My time as a surgery clerk has confused these two types of humor. I had been able to keep separate humor with patients and humor about them. This all breaks down in the operating theater. The patient is asleep -– sedated and paralyzed. If he can hear what is going on in the room, he will not remember it. When the drug user is on the table with necrotizing fasciitis because he muscled bad heroin and then sat in a hot tub for an hour, is it okay to make cynical jokes about the choices he made? His legs are spotted as a jaguar with injection ecchymoses and you’re cutting through intricately penned tattoos on his shoulders, hoping to excise the infected tissue before it spreads to his heart. When the surgeon dryly points out that it’s a shame this guy has to lose his tattoos, when in reality, he’s likely already lost his life, is it okay to laugh?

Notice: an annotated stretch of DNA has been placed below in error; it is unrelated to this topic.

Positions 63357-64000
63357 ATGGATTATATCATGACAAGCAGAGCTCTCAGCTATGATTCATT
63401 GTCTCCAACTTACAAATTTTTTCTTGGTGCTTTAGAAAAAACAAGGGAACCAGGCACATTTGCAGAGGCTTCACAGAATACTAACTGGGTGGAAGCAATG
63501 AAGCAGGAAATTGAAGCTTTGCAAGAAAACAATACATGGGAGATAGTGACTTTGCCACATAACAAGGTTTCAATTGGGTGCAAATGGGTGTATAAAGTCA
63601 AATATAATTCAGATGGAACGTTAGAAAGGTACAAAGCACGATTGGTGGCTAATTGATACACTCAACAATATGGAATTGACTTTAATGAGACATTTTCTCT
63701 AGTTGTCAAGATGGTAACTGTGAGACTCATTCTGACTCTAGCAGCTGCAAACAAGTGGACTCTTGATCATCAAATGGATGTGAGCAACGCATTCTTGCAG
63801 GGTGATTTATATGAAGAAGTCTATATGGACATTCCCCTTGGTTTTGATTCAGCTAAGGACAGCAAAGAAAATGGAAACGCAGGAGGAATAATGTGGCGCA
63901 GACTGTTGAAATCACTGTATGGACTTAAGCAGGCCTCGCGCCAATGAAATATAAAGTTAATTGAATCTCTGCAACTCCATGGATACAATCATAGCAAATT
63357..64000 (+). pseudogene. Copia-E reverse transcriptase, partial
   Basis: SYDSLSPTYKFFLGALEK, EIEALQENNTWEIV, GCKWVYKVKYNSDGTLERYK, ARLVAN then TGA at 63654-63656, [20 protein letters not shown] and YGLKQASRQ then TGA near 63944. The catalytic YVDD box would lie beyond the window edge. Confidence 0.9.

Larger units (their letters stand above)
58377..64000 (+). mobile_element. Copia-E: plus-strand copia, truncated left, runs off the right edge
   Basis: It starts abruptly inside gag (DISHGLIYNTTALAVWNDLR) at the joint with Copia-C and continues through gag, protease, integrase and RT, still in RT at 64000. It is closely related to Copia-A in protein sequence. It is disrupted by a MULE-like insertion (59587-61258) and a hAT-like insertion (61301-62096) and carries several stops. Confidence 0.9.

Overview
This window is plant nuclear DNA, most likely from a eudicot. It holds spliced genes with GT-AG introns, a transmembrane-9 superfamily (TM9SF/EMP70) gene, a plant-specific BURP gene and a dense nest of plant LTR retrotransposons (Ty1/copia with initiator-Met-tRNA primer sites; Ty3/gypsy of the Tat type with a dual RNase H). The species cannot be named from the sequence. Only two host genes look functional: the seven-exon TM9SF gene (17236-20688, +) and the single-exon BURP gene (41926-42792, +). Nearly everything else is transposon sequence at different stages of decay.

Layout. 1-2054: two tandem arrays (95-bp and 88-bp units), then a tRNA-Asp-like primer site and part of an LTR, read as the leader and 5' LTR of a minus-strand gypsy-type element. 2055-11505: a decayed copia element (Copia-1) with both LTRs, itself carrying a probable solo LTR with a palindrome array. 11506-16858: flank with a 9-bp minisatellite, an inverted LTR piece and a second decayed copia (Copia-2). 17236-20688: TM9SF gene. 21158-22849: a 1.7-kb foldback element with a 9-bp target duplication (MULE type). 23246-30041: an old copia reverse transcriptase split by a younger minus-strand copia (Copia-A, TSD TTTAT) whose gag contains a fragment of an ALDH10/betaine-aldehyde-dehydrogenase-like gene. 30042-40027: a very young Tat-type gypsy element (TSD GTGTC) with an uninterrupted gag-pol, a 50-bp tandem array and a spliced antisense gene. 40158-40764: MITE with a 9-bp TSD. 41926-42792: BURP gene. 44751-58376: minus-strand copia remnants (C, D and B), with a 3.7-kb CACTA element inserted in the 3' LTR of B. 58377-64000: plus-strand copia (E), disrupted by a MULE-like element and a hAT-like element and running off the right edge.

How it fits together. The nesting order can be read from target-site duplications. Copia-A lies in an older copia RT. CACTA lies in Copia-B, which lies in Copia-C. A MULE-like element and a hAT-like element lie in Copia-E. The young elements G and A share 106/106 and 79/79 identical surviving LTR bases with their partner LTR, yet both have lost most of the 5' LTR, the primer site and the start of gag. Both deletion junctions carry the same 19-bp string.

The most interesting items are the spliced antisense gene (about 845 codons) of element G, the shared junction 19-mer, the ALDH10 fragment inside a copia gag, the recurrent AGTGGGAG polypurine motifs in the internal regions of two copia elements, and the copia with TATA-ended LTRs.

I almost cried.

May 9, 2008 in Thomas Robey | Permalink

Comments

You raise an excellent question. Can we really laugh about it? Personally, I agree with your own response. It is perhaps more appropriate that we cry. That there are those around us who can deteriorate to such a point should elicit within us two things: gratitude and empathy. Gratitude for being able to avoid such destruction, or having been protected by it; empathy, well, because that's a requirement of our profession. To teach and to aid, but not to judge.

As for the rest of the article, thanks. :) It was good to see that I'm not crazy to make it a point to joke with my attendings. Though a recent comment by a colleague has me wondering if humor might compromise the reputation of my professional integrity.

Posted by: Bhaijan | May 14, 2008 5:57:05 AM

Joking with a patient is perfectly acceptable. Joking about a patient is not, unless he or she is present and endorses it. It is a fine line.

As physicians, our patients look to us to embrace their problems with them and, at the very least, to alleviate their discomfort. Joking about them, no matter the intention, breaks this trust and is contradictory to our relationship with the patient.